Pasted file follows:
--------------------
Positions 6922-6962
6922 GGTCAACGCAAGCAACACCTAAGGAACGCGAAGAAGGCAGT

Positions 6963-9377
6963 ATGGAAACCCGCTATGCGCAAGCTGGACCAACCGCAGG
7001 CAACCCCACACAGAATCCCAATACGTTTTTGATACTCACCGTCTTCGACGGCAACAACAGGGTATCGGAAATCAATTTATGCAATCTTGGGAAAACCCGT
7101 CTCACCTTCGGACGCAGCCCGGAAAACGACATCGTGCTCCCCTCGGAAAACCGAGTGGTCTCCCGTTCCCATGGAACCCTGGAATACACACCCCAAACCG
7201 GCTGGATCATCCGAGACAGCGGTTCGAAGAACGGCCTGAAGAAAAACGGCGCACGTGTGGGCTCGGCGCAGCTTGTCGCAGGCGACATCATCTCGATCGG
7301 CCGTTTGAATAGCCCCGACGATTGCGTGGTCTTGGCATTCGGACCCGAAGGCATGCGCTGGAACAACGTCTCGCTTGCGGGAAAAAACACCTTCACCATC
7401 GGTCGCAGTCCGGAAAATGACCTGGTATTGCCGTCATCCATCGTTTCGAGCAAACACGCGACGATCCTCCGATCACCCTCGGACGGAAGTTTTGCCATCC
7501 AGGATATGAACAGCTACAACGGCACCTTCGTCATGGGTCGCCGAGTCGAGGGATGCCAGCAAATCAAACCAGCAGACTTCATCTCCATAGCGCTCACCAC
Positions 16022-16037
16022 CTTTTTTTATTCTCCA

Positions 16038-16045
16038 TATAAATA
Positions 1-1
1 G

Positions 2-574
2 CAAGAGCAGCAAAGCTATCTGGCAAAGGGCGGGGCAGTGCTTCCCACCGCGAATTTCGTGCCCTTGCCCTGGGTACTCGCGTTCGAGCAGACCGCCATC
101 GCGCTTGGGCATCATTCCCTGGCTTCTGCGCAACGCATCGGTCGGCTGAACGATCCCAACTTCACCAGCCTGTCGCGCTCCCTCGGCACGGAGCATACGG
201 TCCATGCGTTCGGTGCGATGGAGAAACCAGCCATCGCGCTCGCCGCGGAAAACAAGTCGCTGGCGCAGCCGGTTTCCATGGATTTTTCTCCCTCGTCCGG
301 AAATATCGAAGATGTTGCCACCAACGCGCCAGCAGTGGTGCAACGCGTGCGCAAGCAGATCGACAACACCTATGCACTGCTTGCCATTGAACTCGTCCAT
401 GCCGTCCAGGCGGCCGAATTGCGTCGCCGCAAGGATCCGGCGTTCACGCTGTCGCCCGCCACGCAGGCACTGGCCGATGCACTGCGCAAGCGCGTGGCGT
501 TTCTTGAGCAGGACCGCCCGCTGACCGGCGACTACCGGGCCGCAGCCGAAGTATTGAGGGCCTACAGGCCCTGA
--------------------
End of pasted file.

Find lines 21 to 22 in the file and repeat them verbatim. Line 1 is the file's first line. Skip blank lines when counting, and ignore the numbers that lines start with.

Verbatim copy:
301 AAATATCGAAGATGTTGCCACCAACGCGCCAGCAGTGGTGCAACGCGTGCGCAAGCAGATCGACAACACCTATGCACTGCTTGCCATTGAACTCGTCCAT
401 GCCGTCCAGGCGGCCGAATTGCGTCGCCGCAAGGATCCGGCGTTCACGCTGTCGCCCGCCACGCAGGCACTGGCCGATGCACTGCGCAAGCGCGTGGCGT